Mayan culture is fascinating, and we're learning more and more about it all the time. My kudos to all the Mesoamerican archaeologists and linguists who are helping us understand that culture.
But it has nothing to do with the Book of Mormon.
The M2C intellectuals want people to believe that two brief references in the Book of Mormon describe the massive Mayan stone-and-cement structures throughout Mesoamerica.
Naturally, the Mayans built with stone and cement. In a jungle, wood structures don't last long.
Which explains how we know the Nephites did not live in a jungle.
The Nephites built with wood and cement, not stone and cement.
One of my favorite articles from Book of Mormon Central explains the M2C cement hoax. I commented on it here:
I discussed the cement issue more generally here:
Here are the posts so you don't have to click through to read them.
Only known Nephite cement is in New York, not Mesoamerica
|The Temple of the Inscriptions, built hundreds of years after Book of Mormon times--
Mesomania in all its glory
I blogged about it before: http://bookofmormonwars.blogspot.com/2016/11/cement.html. I have a few more comments below, but first, let's talk about the only known instance of Nephite cement.
The only known Nephite cement was the cement that Moroni used when he built the stone box for the plates, as described by Joseph and Oliver.
Unless by now the Mesomaniacs have talked themselves into disbelieving what Joseph and Oliver said about the box, even they have to admit that Moroni used Nephite cement in New York. There is no other instance of Nephite cement that we can identify with 100% confidence.
"The box in which they lay was formed by laying stones together in some kind of cement." Joseph Smith-History 1:52.
Oliver Cowdery (who, according to Book of Mormon Central, was an ignorant speculator so you won't find this in any of their no-wise) described the situation on the Hill Cumorah this way:
"First, a hole of sufficient depth, (how deep I know not) was dug. At the bottom of this was laid a stone of suitable size, the upper surface being smooth. At each edge was placed a large quantity of cement, and into this cement, at the four edges of this stone, were placed, erect, four others, their bottom edges resting in the cement at the outer edges of the first stone. The four last named, when placed erect, formed a box, the corners, or where the edges of the four came in contact, were also cemented so firmly that the moisture from without was prevented from entering. It is to be observed, also, that the inner surface of the four erect, or side stones was smoothe. This box was sufficiently large to admit a breast-plate, such as was used by the ancients to defend the chest, &c. from the arrows and weapons of their enemy. From the bottom of the box, or from the breast-plate, arose three small pillars composed of the same description of cement used on the edges; and upon these three pillars was placed the record of the children of Joseph, and of a people who left the tower far, far before the days of Joseph, or a sketch of each..."
This was in New York, not Mesoamerica.
It shouldn't surprise anyone that Moroni knew how to work with cement in New York; he and his father Mormon wrote the Book of Mormon while they lived in what is now New York. Moroni told Joseph that the record was "written and deposited not far from" his home.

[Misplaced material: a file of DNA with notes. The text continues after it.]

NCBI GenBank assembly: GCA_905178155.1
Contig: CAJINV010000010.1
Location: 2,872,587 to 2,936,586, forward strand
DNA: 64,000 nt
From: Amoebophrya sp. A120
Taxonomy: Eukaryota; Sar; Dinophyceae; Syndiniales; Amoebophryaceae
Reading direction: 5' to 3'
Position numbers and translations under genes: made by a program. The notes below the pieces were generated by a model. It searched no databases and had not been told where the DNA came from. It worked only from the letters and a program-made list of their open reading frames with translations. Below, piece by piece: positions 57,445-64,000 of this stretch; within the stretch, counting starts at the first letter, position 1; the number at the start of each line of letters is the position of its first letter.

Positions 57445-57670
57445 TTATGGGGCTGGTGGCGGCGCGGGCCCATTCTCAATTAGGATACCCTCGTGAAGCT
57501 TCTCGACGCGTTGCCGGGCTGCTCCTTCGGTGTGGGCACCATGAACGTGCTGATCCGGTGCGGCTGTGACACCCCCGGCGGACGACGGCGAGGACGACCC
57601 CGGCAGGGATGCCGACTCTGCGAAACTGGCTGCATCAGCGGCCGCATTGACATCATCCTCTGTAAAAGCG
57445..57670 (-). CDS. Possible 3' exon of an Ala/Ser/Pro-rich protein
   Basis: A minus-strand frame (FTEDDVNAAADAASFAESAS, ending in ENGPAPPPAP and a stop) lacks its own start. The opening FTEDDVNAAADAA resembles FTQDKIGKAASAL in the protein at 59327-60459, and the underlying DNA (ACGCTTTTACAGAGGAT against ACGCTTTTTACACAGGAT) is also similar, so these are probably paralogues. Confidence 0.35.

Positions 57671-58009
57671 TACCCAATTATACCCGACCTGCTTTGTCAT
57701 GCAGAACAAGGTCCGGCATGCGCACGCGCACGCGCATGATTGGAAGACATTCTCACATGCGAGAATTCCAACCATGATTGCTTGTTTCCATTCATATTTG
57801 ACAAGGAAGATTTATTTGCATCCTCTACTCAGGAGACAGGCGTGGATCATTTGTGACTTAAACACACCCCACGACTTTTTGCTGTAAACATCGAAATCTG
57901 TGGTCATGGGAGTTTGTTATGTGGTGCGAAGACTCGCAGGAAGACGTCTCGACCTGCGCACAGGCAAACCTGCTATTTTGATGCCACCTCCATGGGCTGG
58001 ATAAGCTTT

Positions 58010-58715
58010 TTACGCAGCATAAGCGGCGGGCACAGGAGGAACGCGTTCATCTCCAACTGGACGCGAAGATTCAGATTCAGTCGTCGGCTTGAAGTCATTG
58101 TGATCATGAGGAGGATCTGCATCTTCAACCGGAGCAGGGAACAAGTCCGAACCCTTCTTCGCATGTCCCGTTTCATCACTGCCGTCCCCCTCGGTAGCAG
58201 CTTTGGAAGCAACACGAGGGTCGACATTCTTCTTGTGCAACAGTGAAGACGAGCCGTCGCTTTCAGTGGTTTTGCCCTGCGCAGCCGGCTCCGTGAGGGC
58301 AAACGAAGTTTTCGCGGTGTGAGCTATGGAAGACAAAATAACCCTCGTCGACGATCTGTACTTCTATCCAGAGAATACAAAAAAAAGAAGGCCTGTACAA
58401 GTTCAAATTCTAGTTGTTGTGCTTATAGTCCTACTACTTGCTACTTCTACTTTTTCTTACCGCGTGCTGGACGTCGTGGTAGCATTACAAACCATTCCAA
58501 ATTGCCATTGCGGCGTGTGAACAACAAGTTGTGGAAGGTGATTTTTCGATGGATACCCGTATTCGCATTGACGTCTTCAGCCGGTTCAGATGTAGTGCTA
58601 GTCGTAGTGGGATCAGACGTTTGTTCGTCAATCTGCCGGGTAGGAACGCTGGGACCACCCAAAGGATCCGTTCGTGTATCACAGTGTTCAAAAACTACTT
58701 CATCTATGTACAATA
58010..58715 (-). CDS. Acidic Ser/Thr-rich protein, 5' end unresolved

The fun part about this no-wise is how the Book of Mormon never mentions the people building with stone (except one wall in Alma 48:8). They built with wood and with wood and cement.
And thus they did enable the people in the land northward that they might build many cities, both of wood and of cement.
That's right. Wood. Cement.
And yet, all the evidence cited by the no-wise involves ancient Central Americans building with stone and cement.
This might seem like nitpicking, but it's an essential difference. If we're looking for the Book of Mormon culture described by the text, we're not looking for a culture that built with massive stones, engraved their history on stella, etc.
In fact, in a thousand years of history, exactly one engraved stone is even mentioned (Omni 1:20), and that was because its uniqueness made it so remarkable. And it wasn't even a Nephite or Lamanite who engraved it.
We're looking for a culture that built with earth and wood, primarily. They only used cement when they needed to let timber grow, because they preferred to build with timber. Only in one instance, Helaman 3, (again, so unusual it deserved special mention) with wood and cement.
IOW, the "cement" requirement describes ancient North American culture and excludes ancient Central American culture.
Of course the Mesoamerican/two-Cumorahs advocates cite "cement" as a "correspondence" between the Book of Mormon and Mesoamerica. I'd like to know of any human society that did not use a material that could be called "cement." It's another illusory correspondence, designed to support the rejection of what Joseph and Oliver taught about Cumorah in New York.
You can see archaeological reconstructions of ancient wood and cement structures at museums in Ohio.
And they are houses, just as the Book of Mormon describes.
Naturally, we don't expect much, if any, Nephite cement to exist today. Even modern cement doesn't last a long time where there is freezing and thawing.
Notice that Moroni knew this when he buried his stone box into the hill Cumorah and kept the moisture from entering.
We all wish Joseph or Oliver had kept a sample of Moroni's cement. But at least they left us this detailed account of it.
Which, in any rational world, would be enough evidence to tell us where the Book of Mormon actually took place.